One Wednesday evening, as people were gathering for our Fellowship Meal time, I put my plate on a table and went to get my drink and salad. When I returned I discovered that two young brothers from one of our families were preparing to find a seat for their family meal. One had placed his dinner at the same table I had chosen, but his younger brother was very concerned about his selection. “No! We can’t sit here!”, he was saying to his brother. “Why not?”, asked the older? “Because,” he responded, “we can’t sit by the man who talks!” I loved it! Sounds like a Native American Indian name, doesn’t it? “The Man Who Talks”.
But I’ve been thinking about that issue of talking versus listening lately and have wondered if God hasn’t said the same thing to me at times. He wants me to take time to listen to Him, but I’m often rushing into His presence, doing all of the talking, then rushing out again, leaving Him to say, “I can’t sit with the man who talks.” Or at least, the man who does all of the talking.
We live under media and information overload. There’s always a list of emails, tweets, phone calls, text messages and media voices lining up throughout the day to push information our way. Some, maybe most of it, is good. But lately I’ve been feeling like I’m inundated with so much information that I can’t keep up with it all. There’s always something waiting – a must-read article, an urgent email or text, or a blinking light on the phone which says I have messages awaiting my attention. Many of those communications are important because they represent people. But others don’t rise to the same level of importance, and I must be careful that I don’t treat them as such. If I’m not careful and discerning, I will end up giving my time, energy and attention to every voice that comes my way while allowing them to crowd out the time needed to hear the voice of the One who has the most important things to say.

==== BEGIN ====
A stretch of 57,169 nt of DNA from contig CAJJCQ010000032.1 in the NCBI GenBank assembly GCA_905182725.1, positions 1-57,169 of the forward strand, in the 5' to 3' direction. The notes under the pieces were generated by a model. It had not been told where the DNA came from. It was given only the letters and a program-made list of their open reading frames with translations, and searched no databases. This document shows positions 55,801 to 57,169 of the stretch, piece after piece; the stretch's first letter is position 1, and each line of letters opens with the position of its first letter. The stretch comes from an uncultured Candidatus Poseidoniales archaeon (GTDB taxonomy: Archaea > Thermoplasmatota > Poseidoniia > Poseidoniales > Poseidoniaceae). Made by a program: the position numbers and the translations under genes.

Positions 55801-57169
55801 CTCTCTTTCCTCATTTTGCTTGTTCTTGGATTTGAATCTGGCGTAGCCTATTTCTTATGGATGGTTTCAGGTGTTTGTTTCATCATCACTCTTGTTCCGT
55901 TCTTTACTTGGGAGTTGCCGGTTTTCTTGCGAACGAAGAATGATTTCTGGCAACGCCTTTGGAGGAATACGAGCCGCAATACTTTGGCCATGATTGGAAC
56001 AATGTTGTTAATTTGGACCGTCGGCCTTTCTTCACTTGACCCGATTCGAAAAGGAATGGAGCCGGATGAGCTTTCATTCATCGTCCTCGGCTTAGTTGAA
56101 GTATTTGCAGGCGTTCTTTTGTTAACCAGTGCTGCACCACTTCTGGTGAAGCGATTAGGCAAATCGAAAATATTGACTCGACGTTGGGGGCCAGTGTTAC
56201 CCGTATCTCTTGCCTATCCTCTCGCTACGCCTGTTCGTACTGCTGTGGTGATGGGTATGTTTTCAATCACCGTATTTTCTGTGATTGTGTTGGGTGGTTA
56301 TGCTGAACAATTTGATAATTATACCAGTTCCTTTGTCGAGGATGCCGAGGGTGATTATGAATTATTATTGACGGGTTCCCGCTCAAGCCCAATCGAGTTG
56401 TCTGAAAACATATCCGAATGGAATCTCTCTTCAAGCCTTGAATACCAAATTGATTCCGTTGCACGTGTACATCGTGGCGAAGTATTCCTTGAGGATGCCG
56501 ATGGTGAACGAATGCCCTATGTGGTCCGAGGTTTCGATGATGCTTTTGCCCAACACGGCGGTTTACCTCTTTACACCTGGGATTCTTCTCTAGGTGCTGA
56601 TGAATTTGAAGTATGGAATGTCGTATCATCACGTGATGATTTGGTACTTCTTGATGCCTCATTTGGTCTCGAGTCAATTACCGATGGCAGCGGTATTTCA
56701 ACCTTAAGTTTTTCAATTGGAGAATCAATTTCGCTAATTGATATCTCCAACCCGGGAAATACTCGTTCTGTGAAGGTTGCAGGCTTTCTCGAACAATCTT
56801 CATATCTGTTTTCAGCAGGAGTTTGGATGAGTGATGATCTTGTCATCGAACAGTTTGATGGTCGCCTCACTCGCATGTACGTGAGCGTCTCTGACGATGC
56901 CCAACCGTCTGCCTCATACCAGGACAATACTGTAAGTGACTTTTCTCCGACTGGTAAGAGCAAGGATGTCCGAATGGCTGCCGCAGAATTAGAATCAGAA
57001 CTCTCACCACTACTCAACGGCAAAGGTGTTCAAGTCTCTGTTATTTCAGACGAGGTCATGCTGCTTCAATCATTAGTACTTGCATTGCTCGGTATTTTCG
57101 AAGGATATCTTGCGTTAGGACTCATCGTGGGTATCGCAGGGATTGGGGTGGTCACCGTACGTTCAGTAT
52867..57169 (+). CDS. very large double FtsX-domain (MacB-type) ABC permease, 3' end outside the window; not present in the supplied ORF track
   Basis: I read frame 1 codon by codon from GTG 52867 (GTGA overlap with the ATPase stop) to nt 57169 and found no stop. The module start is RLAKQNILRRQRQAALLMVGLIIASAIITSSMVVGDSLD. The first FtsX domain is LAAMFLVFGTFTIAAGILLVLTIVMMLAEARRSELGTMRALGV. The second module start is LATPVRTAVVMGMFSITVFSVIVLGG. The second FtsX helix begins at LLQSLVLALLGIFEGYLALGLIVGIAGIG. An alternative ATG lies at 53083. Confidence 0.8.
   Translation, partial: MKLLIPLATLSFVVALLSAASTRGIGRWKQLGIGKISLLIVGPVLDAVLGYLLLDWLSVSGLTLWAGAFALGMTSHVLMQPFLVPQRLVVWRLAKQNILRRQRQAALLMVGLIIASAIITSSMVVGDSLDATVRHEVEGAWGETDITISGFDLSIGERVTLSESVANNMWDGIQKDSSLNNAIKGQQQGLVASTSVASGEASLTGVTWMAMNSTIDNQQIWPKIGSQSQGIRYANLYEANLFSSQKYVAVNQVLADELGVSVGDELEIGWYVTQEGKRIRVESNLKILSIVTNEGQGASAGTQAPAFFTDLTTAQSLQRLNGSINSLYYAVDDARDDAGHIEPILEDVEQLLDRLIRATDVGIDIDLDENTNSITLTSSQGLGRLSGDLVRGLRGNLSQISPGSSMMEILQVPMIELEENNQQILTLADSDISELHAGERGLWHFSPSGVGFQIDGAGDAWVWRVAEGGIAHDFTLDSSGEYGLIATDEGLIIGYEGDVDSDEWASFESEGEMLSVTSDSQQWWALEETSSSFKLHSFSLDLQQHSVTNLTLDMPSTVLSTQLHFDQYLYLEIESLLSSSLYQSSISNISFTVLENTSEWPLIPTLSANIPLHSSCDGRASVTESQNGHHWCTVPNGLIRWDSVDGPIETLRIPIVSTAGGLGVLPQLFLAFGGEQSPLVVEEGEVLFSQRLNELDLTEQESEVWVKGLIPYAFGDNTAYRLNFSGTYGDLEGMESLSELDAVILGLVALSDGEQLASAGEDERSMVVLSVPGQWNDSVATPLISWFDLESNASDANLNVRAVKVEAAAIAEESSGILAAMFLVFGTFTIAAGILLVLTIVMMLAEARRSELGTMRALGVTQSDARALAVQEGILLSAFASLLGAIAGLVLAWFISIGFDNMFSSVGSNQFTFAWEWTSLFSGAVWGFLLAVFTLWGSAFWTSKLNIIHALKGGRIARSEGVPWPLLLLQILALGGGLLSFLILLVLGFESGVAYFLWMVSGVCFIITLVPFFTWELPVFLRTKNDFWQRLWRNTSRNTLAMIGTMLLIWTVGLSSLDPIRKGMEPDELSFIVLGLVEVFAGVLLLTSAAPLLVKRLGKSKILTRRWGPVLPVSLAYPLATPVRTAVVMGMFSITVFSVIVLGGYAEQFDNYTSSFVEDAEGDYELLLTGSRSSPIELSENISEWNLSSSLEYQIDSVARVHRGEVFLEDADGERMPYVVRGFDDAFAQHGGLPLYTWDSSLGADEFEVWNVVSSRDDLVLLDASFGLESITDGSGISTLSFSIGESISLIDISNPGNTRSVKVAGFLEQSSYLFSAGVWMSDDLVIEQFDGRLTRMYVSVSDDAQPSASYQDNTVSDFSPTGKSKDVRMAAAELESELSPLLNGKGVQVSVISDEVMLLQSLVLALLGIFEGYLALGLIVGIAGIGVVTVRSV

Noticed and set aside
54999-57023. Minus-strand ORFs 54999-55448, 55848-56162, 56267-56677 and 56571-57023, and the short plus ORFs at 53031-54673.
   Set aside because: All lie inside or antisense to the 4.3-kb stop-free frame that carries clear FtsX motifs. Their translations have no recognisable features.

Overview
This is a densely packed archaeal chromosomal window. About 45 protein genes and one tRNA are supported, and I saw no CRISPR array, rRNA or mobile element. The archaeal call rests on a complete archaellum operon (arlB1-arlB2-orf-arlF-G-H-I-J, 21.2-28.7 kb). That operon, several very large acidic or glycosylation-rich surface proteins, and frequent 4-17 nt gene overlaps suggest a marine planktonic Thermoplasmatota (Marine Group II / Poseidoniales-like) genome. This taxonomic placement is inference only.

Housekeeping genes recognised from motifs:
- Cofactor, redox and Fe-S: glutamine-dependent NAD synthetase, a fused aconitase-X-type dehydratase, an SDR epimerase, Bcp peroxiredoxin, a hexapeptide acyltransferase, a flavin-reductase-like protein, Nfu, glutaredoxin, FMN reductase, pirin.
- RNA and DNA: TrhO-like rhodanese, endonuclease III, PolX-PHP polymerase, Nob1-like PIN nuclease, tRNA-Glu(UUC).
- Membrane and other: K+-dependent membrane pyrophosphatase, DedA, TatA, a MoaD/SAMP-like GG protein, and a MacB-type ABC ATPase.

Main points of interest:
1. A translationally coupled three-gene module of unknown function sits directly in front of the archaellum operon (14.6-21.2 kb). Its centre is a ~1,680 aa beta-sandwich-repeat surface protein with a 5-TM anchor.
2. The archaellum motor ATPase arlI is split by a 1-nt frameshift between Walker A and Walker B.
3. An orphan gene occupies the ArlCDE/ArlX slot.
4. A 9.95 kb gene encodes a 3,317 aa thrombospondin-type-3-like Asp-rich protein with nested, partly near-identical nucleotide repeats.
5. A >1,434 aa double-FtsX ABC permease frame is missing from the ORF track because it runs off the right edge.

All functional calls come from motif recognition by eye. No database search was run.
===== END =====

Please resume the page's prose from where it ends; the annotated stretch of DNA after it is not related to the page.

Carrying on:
I’m asking God for that discernment as I delete emails and unsubscribe from some “voices” that I don’t ever remember subscribing to. Sure, I’m keeping a lot of good stuff, such as blogs that I find encouraging and challenging, along with the connections to people and ministries that are always important. But I want to make sure that I’m not giving my best time and attention to everyone and everything else while failing to have un-rushed time to sit quietly in the presence of God, not doing all the talking, but listening to Him in prayer, in His Word, and through the quiet but clear voice of the Holy Spirit.
God, please keep me from being “the man who always talks“.